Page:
This autumn offers readers a cornucopia of poetry, variegated in style and quality. Among the best books is Kamau Brathwaite’s Elegguas (Wesleyan University Press; 128 pages; $22.95). Eleggua, a word for “the Yoruba deity of the threshold, doorway, and crossroad,” coincidentally resembles “elegy,” a poem for the dead. “Elegguas” weaves epic and elegy, lyric and polemic, to celebrate and mourn the dead of Brathwaite’s extended family, from “Ivie Andersonnng” to Mikey Smith, “stone to death on Stony Hill Kingston Jamaica on Marcus Garvey birthday 17 August 1983” (“Stone”). Homeric and Joycean allusions harmonize with Caribbean dialect and Brathwaite’s own fine lyric idiolect.
Brathwaite’s form-shifting Sycorax fonts, named after the African witch who bore Caliban (in Shakespeare’s “The Tempest”), can be both fun and distracting; besides, his wordplay expresses the topsy-turvy nature of modern language without excessive visual aids. Read/hear the invocation: “my Mother the Noun” and “alphabets stuff upside-down/in my mouth.” He guides us “… from moscow over the alphs …// the grey tundril steppes of mangolia …” and “thru/to the thick slugging streams/ of Kurtz horrow.” “Elegguas” sings with anger and righteousness, but the balm of tender creation emanates from its overtones.
Deeply felt requiems from an internationally celebrated poet
Kamau Brathwaite is a major Caribbean poet of his generation and one of the major world poets of the second half of the twentieth century. Elegguas—a play on “elegy” and “Eleggua,” the Yoruba deity of the threshold, doorway, and crossroad—is a collection of poems for the departed. Modernist and post-modernist in inspiration, Elegguas draws together traditions of speaking with the dead, from Rilke’s Duino Elegies to the Jamaican kumina practice of bringing down spirits of the dead to briefly inhabit the bodies of the faithful, so that the ancestors may provide spiritual assistance and advice to those here on earth. The book is also profoundly political, including elegies for assassinated revolutionaries like in the masterful “Poem for Walter Rodney.”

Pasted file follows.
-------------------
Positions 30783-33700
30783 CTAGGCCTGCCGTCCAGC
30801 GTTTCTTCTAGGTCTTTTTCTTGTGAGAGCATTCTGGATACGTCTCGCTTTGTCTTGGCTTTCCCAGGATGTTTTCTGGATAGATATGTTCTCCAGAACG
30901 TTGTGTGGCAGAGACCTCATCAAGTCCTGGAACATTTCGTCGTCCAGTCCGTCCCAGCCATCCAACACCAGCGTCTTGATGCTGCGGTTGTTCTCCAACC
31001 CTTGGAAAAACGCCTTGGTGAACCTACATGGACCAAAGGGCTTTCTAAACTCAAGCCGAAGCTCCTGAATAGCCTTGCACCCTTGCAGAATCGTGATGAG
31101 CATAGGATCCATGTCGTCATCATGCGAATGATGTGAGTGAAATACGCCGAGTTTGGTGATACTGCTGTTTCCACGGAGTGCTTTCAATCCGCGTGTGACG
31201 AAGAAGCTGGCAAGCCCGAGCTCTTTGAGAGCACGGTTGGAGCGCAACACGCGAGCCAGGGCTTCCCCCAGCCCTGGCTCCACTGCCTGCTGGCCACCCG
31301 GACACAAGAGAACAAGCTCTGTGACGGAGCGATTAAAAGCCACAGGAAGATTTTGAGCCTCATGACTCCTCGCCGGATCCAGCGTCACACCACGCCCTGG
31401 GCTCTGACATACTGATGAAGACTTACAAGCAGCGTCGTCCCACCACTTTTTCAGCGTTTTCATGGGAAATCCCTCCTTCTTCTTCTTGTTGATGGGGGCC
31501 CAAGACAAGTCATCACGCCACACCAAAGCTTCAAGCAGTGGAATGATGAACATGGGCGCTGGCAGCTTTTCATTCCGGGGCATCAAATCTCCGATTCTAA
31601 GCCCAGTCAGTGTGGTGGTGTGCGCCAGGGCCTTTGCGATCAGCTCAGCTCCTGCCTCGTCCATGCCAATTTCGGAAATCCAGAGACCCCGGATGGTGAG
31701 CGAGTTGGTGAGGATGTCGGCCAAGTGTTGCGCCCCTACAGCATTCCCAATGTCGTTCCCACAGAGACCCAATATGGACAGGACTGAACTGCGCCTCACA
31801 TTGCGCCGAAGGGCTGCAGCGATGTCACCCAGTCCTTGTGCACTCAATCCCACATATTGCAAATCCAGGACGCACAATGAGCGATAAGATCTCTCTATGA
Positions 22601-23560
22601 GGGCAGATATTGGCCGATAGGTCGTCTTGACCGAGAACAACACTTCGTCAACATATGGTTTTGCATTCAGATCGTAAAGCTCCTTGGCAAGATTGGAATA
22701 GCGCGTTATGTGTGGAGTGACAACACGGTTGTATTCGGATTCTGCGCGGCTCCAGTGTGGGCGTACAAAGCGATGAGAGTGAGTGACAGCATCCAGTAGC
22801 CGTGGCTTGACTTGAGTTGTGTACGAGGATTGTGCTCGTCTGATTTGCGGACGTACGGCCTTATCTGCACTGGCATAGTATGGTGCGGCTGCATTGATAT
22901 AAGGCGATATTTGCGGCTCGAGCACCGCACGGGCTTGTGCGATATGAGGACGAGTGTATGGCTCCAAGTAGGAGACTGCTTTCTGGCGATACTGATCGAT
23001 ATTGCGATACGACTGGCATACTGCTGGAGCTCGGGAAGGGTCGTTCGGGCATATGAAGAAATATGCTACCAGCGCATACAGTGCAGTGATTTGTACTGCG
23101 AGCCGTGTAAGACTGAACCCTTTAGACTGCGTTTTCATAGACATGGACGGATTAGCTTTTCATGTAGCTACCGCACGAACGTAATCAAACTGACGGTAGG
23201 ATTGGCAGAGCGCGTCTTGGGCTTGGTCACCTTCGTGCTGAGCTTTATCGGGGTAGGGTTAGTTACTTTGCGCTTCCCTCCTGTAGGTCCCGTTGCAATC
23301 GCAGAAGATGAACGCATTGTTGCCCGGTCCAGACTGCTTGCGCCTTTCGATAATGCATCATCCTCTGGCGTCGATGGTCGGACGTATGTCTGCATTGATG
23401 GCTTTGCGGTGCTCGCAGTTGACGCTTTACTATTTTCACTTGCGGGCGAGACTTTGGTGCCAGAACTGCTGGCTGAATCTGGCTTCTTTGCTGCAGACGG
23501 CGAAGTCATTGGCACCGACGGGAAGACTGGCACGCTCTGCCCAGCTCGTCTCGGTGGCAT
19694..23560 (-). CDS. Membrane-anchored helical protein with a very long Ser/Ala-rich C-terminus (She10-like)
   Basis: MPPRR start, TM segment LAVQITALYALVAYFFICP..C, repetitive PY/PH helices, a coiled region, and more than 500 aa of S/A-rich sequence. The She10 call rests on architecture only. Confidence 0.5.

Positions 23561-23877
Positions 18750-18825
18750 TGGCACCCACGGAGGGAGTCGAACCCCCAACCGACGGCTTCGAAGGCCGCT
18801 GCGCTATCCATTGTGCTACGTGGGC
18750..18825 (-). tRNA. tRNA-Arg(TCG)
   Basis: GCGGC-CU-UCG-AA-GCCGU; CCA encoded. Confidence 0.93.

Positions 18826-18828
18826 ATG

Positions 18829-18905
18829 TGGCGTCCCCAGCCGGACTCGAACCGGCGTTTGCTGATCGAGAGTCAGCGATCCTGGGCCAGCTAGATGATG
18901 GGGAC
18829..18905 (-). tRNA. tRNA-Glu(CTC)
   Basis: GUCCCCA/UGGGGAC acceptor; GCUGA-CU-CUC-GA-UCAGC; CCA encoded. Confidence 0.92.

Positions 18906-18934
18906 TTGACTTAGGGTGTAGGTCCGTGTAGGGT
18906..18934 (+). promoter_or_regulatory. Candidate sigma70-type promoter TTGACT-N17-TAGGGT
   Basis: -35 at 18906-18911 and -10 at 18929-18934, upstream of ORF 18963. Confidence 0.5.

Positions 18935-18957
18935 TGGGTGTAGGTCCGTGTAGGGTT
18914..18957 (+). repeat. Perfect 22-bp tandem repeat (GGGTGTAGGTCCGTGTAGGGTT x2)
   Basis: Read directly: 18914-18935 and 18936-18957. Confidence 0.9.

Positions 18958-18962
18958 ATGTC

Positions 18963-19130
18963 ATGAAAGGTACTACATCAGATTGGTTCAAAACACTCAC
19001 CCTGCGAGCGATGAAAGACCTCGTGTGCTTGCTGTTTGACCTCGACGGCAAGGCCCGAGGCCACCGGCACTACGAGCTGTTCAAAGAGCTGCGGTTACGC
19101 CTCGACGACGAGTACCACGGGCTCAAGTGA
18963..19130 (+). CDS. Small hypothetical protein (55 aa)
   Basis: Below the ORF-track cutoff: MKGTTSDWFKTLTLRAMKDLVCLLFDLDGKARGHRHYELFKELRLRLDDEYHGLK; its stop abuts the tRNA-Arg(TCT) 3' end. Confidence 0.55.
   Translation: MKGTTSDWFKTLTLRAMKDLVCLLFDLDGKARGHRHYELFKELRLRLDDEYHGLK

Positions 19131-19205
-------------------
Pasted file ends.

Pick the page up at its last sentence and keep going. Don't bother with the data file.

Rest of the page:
Throughout his poetry, Brathwaite foregrounds “nation-language,” that difference in syntax, in rhythm, and timbre that is most closely allied to the African experience in the Caribbean, using the computer to explore the graphic rendition of nuances of language. Brathwaite experiments using his own Sycorax fonts, as well as deliberate misspellings (“calibanisms”) and deviations in punctuation. But this is never simple surface aesthetic, rather an expression of the turbulence (in history, in dream) depicted in the poems. This collection is a stunning follow-up to Brathwaite’s Born to Slow Horses (Wesleyan, 2005), winner of the Griffin International Poetry Prize.
“For nearly half a century, Kamau Brathwaite has been doing nothing short of rewriting the relationship between Africa and the aging ‘new world’—one exquisite and haunting syllable at a time. Elegguas, his newest book, is a tidalectic wave of remembrance and remonstrance. It is, as well, one of Brathwaite’s most compassionate songs.”—Mark Nowak, author of Coal Mountain Elementary
“Kamau Brathwaite is the major Caribbean poet of his generation and one of the great poets of the second part of the 20C anywhere. While framed by elegiac writings of a personal nature, this volume remains profoundly political through a range of elegies for departed public & political figures, and includes what I consider one of the greatest and most poignant political poems of the era, namely Brathwaite’s ‘Poem for Walter Rodney.’ The greatness of the work lies in the fact that the poet never falls into political rhetoric, but that his language, breathtakingly innovative & inventive at the formal level, always carries a lyrical and poetic charge of unequalled intensity.”—Pierre Joris, author of Poasis and A Nomad Poetics
To place a book order go to http://www.upne.com/0-8195-6943-7.html
The brief review above can be found at http://www.sfgate.com/cgi-bin/article.cgi?f=/c/a/2010/11/06/RV5I1FQGEK.DTL#ixzz14ZJuQG3R